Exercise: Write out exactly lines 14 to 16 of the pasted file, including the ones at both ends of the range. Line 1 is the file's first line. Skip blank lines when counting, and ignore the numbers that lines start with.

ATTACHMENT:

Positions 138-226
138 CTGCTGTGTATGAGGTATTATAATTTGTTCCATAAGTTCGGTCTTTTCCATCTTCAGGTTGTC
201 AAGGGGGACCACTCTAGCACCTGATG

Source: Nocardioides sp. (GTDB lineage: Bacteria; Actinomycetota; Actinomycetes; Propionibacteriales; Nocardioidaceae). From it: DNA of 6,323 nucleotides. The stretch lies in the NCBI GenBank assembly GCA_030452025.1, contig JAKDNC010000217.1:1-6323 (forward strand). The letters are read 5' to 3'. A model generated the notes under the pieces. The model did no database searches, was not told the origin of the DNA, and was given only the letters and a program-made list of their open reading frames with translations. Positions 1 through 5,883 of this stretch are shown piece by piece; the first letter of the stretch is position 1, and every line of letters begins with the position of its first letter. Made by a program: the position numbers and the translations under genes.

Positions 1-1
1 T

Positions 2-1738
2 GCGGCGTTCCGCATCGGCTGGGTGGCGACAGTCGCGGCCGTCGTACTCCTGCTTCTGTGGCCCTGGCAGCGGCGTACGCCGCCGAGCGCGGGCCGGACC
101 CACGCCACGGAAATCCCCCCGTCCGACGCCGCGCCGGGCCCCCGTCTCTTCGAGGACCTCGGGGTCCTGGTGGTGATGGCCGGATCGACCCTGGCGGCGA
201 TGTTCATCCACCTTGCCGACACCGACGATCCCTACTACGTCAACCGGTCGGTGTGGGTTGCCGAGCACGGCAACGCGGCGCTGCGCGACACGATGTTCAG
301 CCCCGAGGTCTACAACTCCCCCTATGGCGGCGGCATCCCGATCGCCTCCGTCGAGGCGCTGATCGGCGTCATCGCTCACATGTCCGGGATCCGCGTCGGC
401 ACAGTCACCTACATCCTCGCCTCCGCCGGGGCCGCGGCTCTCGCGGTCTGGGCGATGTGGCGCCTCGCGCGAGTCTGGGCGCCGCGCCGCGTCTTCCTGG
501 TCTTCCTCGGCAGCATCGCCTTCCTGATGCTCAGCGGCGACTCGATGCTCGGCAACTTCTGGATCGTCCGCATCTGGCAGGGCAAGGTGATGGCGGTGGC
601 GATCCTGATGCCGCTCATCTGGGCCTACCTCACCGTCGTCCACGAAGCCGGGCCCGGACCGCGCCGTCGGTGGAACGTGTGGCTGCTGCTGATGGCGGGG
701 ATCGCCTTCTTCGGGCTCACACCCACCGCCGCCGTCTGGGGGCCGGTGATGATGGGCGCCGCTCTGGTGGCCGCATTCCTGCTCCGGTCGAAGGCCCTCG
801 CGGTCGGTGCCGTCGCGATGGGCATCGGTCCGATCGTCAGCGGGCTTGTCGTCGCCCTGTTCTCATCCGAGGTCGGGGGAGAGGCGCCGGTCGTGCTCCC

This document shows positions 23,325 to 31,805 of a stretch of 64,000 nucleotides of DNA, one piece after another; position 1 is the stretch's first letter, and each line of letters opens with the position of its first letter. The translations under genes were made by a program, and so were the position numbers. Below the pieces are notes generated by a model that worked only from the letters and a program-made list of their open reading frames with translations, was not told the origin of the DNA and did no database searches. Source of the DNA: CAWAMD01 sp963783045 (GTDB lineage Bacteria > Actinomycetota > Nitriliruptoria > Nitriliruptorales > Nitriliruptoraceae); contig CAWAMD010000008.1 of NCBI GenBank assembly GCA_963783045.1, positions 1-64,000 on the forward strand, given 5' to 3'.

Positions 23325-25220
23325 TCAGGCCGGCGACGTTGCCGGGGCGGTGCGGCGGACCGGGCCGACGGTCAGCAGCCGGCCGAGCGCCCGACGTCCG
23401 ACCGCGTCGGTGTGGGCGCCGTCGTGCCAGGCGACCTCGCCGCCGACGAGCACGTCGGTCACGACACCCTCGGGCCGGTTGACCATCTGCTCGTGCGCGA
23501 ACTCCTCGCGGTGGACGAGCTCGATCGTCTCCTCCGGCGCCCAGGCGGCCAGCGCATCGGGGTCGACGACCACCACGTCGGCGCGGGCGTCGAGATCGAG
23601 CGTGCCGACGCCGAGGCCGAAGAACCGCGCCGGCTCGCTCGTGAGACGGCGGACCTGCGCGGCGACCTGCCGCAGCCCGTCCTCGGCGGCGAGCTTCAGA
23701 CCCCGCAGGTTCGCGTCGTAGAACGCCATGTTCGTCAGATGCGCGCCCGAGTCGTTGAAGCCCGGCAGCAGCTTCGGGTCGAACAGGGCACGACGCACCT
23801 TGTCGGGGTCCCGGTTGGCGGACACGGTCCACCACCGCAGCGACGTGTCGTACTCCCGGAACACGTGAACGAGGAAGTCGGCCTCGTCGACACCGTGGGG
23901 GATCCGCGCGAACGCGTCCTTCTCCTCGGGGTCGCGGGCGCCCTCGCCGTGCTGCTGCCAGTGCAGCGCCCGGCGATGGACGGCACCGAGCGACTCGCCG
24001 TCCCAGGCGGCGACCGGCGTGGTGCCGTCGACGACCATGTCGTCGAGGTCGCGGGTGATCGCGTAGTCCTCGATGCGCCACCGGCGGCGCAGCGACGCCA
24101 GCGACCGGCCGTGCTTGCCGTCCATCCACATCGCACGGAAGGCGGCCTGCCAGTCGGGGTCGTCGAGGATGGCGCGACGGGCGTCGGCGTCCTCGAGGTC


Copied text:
601 GATCCTGATGCCGCTCATCTGGGCCTACCTCACCGTCGTCCACGAAGCCGGGCCCGGACCGCGCCGTCGGTGGAACGTGTGGCTGCTGCTGATGGCGGGG
701 ATCGCCTTCTTCGGGCTCACACCCACCGCCGCCGTCTGGGGGCCGGTGATGATGGGCGCCGCTCTGGTGGCCGCATTCCTGCTCCGGTCGAAGGCCCTCG
801 CGGTCGGTGCCGTCGCGATGGGCATCGGTCCGATCGTCAGCGGGCTTGTCGTCGCCCTGTTCTCATCCGAGGTCGGGGGAGAGGCGCCGGTCGTGCTCCC